2:00-2.30 Sam Singer – San Francisco – Casa of Curiosities: Seldom Seen Oceanic Art Selections from the Singer Collection… Sam and Sharon Singer each grew up in academic households. Sharon is the daughter of an economics professor at Stanford University. Sam is the son of a psychology professor and a physics professor at the University of California, Berkeley. The two schools are fierce rivals. The Singers are not. Growing up on the edge of the Pacific they have spent the past 20 years collecting Oceanic, Aboriginal, Indonesian and Himalayan art. Mr Singer will show never before seen photographs of their collection inside their home and rare pictures of a few of their favourite things.
2:30-3:00 Mark Blackburn – Hawaii – Cultural Repatriation; issues facing collectors and museums today. In the wake of the recent legislation to push through the STOP Act in the United States along with the co- sponsored meetings on intangible cultural heritage held by UNESCO, collectors and institutions worldwide are facing even more challenges today as indigenous people and countries force this issue to the forefront. This along with the original 1970 UNESCO convention combined with the UNIDROIT Convention of 1995 make owning and moving cultural objects even more difficult today. Mark Blackburn will be giving an update on the current proposed legislation in both the EU and the US and current examples of recent seizures and other issues. A candid balanced conversation will ensue discussing the pitfalls from both sides of the issue and how a provenance prior to the year 1970 is a game changer. Mark will also be discussing the recent ivory legislation both pending and enacted around the world and what the CITES convention really means.
3:00-3.30 Afternoon tea
3:30-4:00 D’Lan Davidson – Melbourne – From Conflict to Confidence: How Australian Indigenous Contemporary Art and Artefacts aesthetically and courageously collide. The Australian Indigenous art market has previously long been divided by these two very separate markets – Art and Artefacts. This discussion will touch on why the international and local markets have now taken a fresh lens to the entire movement, discovering that these early art-objects help provide support and confidence by protecting and strengthening the market of Australia’s Indigenous contemporary works of art. The resulting outcome has given birth to an ever-increasing and internationally revered contemporary movement.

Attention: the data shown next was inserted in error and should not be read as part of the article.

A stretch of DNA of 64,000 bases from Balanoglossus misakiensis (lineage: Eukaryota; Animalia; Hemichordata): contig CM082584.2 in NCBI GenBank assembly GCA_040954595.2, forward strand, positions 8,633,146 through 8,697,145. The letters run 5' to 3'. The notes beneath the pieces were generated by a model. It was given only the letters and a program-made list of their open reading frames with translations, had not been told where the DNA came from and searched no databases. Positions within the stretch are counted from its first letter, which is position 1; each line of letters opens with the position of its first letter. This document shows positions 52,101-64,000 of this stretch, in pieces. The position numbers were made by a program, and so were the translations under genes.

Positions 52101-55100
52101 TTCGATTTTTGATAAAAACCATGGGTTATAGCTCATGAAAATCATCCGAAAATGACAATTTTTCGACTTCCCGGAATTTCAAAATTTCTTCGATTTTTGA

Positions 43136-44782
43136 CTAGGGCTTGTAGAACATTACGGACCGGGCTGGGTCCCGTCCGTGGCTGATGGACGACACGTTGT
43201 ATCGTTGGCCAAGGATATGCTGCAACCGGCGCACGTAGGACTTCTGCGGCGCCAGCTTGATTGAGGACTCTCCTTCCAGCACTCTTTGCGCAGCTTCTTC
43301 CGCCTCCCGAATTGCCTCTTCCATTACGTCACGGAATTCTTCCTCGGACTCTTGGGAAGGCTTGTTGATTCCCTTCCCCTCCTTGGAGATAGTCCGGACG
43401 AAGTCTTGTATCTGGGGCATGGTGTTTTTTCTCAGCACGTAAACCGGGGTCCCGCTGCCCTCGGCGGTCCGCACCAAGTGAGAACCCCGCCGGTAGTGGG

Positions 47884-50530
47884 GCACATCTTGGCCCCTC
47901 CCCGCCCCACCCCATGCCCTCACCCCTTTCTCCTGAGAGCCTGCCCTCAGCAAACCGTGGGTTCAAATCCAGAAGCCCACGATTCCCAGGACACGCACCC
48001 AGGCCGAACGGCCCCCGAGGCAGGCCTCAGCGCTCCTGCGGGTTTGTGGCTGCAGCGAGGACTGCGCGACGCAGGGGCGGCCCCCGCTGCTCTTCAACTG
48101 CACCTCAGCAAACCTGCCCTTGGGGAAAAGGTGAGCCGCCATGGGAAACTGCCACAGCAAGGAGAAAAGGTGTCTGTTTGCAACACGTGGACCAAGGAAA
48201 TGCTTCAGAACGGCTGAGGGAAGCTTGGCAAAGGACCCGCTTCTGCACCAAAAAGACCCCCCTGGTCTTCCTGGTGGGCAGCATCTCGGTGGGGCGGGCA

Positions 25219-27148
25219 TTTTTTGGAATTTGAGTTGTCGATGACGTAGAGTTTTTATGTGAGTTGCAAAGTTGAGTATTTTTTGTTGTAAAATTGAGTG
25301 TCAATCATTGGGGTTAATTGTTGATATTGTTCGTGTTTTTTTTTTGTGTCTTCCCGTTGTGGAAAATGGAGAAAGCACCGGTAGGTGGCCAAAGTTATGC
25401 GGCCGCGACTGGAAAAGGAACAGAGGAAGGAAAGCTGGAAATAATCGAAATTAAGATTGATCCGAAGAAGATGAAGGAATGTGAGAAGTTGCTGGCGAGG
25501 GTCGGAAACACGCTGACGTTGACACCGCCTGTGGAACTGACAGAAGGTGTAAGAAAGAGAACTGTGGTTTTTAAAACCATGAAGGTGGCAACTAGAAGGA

4:00-4.30 Anthony Meyer, Paris – On Bringing Tribal Art to the Marketplace in Europe & the United States – a brief history. The market place for tribal art is not only spread across the globe it is also spread out through time. Much is forgotten, little is remembered – thus I propose to offer a brief visual foray into the early years of the tribal art market looking at the faces of the people who were the main early makers and shakers in Europe and the United States. It is People that make the Market and the Market makes the art – ART. The history of the Tribal Art Market is really more about the people who found, collected, bought, traded, loved, hated, and sold tribal art since the very first contact then the artefacts we so desperately seek to acquire.
Through the vision, the intelligence and the emotions of collectors, dealers, and academics Tribal Art has come of age. Without the people before us we would not be here…
4.30 – 4:45 Dr Bill Rathmell, President, Oceanic Art Society Inc.
4.45-5.30 Opportunity to see Club under supervision of Club/OAS members
Two hour break
7.30-9.30 Dinner at the Club
All enquiries to:
Oceanic Art Society
PO Box 1084 Edgecliff, NSW 2027 Australia
Tel: 61 2 9332 3984